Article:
Nov. 23, 2004
UN resolution decrying religious intolerance includes anti- Semitism

By URIEL HEILMAN
NEW YORK

In a break from tradition, the United Nations General Assembly passed a resolution Monday condemning anti-Semitism as part of a broader resolution against religious intolerance.

Israeli officials said the inclusion of a reference to anti-Semitism in what has become an annual U.N. resolution on religious intolerance constitutes a historic breakthrough. The resolution passed Monday despite efforts by Arab countries to omit any references to anti-Jewish bigotry amid references to Islamophobia and Christianophobia. In years past, the resolution made no mention of anti-Semitism.

In the resolution, the Third Committee of the U.N. General Assembly said it "recognizes with deep concern the overall rise in instances of intolerance and violence directed against members of many religious communities in various parts of the world, including cases motivated by Islamophobia, anti-Semitism and Christianophobia."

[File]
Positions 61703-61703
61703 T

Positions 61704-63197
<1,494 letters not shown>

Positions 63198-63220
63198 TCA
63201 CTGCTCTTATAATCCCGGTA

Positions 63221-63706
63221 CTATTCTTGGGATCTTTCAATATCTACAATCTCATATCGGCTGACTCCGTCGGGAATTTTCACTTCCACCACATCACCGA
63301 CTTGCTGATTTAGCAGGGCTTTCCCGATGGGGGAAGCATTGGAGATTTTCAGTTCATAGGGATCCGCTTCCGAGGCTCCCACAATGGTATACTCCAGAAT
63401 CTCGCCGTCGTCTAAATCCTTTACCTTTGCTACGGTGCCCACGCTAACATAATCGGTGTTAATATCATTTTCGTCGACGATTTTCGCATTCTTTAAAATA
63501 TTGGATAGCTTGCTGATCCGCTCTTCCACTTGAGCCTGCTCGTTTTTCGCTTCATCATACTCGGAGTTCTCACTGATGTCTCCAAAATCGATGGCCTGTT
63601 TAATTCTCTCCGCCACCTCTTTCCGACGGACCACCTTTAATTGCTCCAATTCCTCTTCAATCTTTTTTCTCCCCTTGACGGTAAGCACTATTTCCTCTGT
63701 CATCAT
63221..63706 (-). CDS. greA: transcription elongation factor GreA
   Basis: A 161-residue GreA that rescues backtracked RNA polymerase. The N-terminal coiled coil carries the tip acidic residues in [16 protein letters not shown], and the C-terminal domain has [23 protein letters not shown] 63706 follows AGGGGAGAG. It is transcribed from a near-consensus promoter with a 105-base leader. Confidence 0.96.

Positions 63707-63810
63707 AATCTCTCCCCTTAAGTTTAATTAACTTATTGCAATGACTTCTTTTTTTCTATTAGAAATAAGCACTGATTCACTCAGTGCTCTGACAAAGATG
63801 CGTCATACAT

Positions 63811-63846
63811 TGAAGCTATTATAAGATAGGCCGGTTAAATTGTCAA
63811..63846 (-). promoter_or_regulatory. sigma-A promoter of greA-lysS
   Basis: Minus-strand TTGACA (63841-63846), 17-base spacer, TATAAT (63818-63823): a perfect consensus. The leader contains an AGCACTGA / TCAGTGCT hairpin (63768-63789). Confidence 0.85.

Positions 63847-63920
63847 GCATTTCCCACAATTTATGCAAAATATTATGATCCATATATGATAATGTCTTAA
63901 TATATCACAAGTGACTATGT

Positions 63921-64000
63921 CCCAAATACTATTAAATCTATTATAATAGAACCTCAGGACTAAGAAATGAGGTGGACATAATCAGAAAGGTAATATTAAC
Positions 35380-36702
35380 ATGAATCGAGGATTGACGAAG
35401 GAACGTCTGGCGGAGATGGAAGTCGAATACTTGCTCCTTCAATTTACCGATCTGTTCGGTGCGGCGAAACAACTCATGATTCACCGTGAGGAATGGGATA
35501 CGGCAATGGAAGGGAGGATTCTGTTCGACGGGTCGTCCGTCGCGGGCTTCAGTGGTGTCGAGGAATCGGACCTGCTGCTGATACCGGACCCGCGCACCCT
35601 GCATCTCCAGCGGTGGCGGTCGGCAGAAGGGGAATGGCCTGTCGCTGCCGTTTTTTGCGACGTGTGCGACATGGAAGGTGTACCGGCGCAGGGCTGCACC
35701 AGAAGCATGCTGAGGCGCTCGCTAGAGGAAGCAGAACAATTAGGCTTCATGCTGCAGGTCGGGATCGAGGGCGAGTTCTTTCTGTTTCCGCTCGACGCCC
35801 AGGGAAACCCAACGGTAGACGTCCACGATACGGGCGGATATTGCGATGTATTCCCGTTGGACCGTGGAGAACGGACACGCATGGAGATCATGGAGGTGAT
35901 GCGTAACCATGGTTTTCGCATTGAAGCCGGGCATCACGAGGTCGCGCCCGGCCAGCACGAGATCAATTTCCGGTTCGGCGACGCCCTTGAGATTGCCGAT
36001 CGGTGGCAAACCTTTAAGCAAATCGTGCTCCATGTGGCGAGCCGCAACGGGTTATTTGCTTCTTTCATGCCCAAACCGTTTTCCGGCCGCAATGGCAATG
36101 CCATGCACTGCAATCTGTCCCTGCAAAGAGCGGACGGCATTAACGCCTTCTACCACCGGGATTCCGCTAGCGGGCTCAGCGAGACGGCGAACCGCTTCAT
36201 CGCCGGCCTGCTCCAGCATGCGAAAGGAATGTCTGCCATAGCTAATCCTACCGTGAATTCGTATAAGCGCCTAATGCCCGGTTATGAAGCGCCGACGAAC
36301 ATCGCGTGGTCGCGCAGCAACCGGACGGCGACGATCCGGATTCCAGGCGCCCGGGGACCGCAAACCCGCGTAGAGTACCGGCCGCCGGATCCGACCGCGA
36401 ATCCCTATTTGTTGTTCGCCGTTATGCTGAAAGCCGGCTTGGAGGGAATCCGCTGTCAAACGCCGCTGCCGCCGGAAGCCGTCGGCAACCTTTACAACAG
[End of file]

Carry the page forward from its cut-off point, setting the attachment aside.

In previous years, Israel had abstained from supporting the resolution due to its failure to mention anti-Semitism. Many pointed to the omission as one of many signs that the United Nations is hostile toward Israel and the Jewish people. This year, Israel mounted a concerted campaign to have anti-Semitism included in the resolution, and officials said they were pleased with the inclusive resolution's unanimous passage.

"This was a historic breakthrough for Israel in this organization which very often does not do what it is right," said Israel's ambassador to the United Nations, Dan Gillerman. "It's been a very, very uphill battle."

Gillerman credited the European Union and the Dutch president of the E.U., Jan Peter Balkenende, for pushing for the anti-Semitism clause in the face of strong opposition from Arab and Muslim countries. He also said Israeli mobilization on the issue, which made it a top priority at the Foreign Ministry, helped overcome Arab efforts to "dilute and poison" the resolution.

"The lesson here is that if they want to they can," Gillerman said of the European countries. "I hope that this resolve of theirs will carry on to other resolutions."